Review Summary: A new wave of hot-garbage is heading to a speaker near you.
For some people, change is not an option; the very thought of something/someone progressing and evolving is a terrifying prospect to them. This is a capitalising opportunity for certain bands and, for the guilty culprits that utilise this fear, will spend their entire career repeating their tried-and-tested formula album after album. Of course, a band like Powerman 5000 was never going to set a new standard for industrial rock music, and at this point seems evident they’re fixated on playing into their own comfort zones for the foreseeable future. The irony of this is Spider One’s brother, Rob Zombie, who has been lit up a few times in recent years for going the other way with his artistic ventures. The thing is, I fully respect Rob’s risk taking in recent albums; sometimes it’s worked, other times it hasn’t, but the key is that he’s pushing himself to try new things in the confines of his own aesthetic. Powerman 5000 is a band that has been draining the resources from its own framework from inception – a sound which was never particularly standout and unique to begin with, and one that now looks like a withered, anaemic corpse.
Though I have always preferred Rob Zombies career to that of Spider's, I have enjoyed Powerman’s albums in a disposable fashion. Earlier works in particular were solid slabs of industrial rock that brought a frantic and energetic production to the band’s playful lyrics and fun riffing. But as the years have gone by, the band’s output has gradually lost little pieces of what made them great, one album at a time. Now, it looks as though the band has reached the end of the road. Imagine a Powerman 5000 record without any of the appealing features listed: a flaccid, soulless collection of tracks that contain some of this year’s worst lyrics; flat energy; zero excitement; and some dire vocal takes. Adding insult to injury, any of the contemporary musical tropes to be ham-fistedly integrated into tracks here not only fall completely flat, but highlight just how dated and knackered this sound is. I’d be lying if I said I didn’t spend most of this album in the palm of my hands wishing for the embarrassment to end. From the moment “Footstep and Voices” kicked in to when “Run for Your Life” ended, New Wave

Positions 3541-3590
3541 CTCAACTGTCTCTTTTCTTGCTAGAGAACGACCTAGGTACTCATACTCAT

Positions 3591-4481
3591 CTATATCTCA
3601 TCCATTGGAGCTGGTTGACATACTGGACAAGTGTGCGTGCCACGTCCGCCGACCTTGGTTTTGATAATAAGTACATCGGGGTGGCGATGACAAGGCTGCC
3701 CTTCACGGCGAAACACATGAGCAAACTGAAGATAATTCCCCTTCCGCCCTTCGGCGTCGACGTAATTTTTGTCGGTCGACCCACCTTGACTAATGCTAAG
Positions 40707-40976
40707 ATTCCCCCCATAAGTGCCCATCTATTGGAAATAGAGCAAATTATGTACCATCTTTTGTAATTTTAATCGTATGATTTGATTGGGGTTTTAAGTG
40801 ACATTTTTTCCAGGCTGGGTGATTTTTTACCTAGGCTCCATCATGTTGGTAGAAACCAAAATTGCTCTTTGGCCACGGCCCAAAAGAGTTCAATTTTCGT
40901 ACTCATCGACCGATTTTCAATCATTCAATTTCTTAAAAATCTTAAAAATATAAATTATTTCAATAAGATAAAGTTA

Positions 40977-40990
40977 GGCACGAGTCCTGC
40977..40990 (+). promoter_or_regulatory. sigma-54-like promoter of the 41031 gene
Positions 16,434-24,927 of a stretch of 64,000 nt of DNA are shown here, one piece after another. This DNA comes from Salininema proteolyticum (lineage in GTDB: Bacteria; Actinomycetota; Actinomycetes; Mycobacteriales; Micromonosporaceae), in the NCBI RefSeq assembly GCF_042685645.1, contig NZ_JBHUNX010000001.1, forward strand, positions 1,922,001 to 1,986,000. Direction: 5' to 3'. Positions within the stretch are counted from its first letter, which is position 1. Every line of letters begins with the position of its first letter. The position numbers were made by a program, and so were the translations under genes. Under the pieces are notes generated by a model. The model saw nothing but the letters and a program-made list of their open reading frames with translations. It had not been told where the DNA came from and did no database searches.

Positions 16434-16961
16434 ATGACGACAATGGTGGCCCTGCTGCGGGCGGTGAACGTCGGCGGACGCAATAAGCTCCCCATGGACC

tested my patience on every level. At best you’ll hear glimmers of tolerability: “No White Flags” is a slow, stripped back number that manages to rein in on the terrible gimmicks, as well as bring one of the few moments where Spider’s vocals focus themselves and offer a hook and decent melody; while “Thank God” is the shortest track here and ironically the best song by a country mile, for its neck-breaking tempo, frantic riffing and harsh vocal work which hears our singer at his best for 1 minute and 10 seconds.
The rest of New Wave
is just one failure after the next. Constant clichés and plagiarisms ensure the punishing nature of this LP: “Footsteps and Voices” and “Hostage” sound like B-sides stolen from Sixx: AM’s archives, mixed with a talk-style of singing and some horrific rapping akin to the stuff found on Prophets of Rage’s new album; the two elements are both extremely jarring and make for a tonal car crash. But the finishing blow to this album really goes to “David ***ing Bowie”, a track that has obviously been made to respect his memory, but I would imagine it to ultimately insult him if he were alive to hear it. I can hardly get my bearings around where this thing goes wrong: the godawful, repetitive lyrics that just repeat: “Let’s dance like we’re David ***ing Bowie”
and “David Bowie, David ***ing Bowie!”
; the gobsmacking “Starman” rip-off interlude section; or the fleeting impression I get they’re taking the piss out of Bowie than giving him a send-off. The track borders on offensive, and I can’t comprehend what the band’s actual intention was. However, it’s important to mention, given just how terrible this song sounded, the body of the piece is a mainstay for this album’s sound, where you’ll hear a style Billy Idol built his career on: the palm-muted guitar chugs and quiet vocal dynamic, this leaves wide-open room for you to hear Spider’s diabolical lyrics in all their cringe-inducing glory, and only enhances the insufferable nature of this LP.
As we approach the end of the year, it’s going to be a fair assumption this will reach high on the crap pile list. There is nothing redeemable to be found here. There is no high-octane energy; and certainly, no enjoyment to be had. All that’s left is a hollow shell of a band that isn’t fun anymore, or smart enough to push themselves onto newer and better things, and you’ll be doing yourself a favour in dodging this like a bullet to the head.
SPECIAL EDITION: N/A